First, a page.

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Living with rheumatic heart disease at the intersection of biomedical and Aboriginal worldviews

Haynes, E., Marawili, M., Marika, M.B., Mitchell, A., Walker, R., Katzenellenbogen, J.M. and Bessarab, D. (2022) Living with rheumatic heart disease at the intersection of biomedical and Aboriginal worldviews. International Journal of Environmental Research and Public Health, 19 (8). Art. 4650.

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Abstract

Rheumatic heart disease (RHD) significantly impacts the lives of First Nations Australians. Failure to eliminate RHD is in part attributed to healthcare strategies that fail to understand the lived experience of RHD. To rectify this, a PhD study was undertaken in the Northern Territory (NT) of Australia, combining Aboriginal ways of knowing, being and doing with interviews (24 participants from clinical and community settings) and participant observation to privilege Aboriginal voices, including the interpretations and experiences of Aboriginal co-researchers (described in the adjunct article). During analysis, Aboriginal co-researchers identified three interwoven themes: maintaining good feelings; creating clear understanding (from good information); and choosing a good djalkiri (path). These affirm a worldview that prioritises relationships, positive emotions and the wellbeing of family/community. The findings demonstrate the inter-connectedness of knowledge, choice and behaviour that become increasingly complex in stressful and traumatic health, socioeconomic, political, historical and cultural contexts. Not previously heard in the RHD domain, the findings reveal fundamental differences between Aboriginal and biomedical worldviews contributing to the failure of current approaches to communicating health messages. Mitigating this, Aboriginal co-researchers provided targeted recommendations for culturally responsive health encounters, including: communicating to create positive emotions; building trust; and providing family and community data and health messages (rather than individualistic).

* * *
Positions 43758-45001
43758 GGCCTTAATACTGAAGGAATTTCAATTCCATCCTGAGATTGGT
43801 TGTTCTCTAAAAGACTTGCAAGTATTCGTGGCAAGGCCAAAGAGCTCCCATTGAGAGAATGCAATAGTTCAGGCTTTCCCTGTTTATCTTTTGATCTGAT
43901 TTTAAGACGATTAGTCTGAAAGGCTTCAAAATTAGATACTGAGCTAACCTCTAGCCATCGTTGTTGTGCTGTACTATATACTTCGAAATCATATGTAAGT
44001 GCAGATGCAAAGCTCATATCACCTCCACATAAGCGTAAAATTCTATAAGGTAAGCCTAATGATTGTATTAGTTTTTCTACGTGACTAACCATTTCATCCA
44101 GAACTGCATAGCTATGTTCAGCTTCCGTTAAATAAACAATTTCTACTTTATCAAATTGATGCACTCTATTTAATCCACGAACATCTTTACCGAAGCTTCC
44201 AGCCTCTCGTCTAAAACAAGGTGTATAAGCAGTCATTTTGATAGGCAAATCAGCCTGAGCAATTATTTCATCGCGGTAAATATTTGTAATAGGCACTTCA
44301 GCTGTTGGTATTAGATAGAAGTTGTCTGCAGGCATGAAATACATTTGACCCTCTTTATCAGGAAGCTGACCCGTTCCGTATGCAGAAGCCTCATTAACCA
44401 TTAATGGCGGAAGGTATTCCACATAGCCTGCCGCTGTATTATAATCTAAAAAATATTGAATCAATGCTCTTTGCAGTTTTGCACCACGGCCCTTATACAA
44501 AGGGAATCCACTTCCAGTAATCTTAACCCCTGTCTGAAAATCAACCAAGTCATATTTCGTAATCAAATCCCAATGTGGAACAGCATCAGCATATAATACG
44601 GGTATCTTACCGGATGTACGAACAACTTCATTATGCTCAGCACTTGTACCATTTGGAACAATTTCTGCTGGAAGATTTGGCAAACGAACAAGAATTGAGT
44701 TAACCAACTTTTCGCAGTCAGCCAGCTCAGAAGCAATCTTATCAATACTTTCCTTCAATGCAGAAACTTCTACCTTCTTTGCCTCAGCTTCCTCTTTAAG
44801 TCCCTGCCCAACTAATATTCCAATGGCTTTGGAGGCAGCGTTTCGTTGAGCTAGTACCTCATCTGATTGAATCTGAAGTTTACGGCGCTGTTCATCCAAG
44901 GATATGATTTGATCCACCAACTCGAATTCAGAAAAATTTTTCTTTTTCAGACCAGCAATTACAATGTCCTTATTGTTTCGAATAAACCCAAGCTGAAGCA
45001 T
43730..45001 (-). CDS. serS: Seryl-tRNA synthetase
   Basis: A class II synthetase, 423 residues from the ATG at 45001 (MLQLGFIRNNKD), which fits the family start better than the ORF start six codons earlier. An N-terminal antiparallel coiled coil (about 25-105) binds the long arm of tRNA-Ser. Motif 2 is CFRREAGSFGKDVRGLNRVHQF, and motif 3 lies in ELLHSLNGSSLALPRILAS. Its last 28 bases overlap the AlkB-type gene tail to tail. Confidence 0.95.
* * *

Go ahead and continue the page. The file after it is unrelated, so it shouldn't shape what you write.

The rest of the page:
Item Type: Journal Article
Murdoch Affiliation(s): Ngangk Yira Research Centre for Aboriginal Health and Social Equity
Publisher: Molecular Diversity Preservation International
Copyright: © 2022 The Authors.
URI: http://researchrepository.murdoch.edu.au/id/eprint/64670
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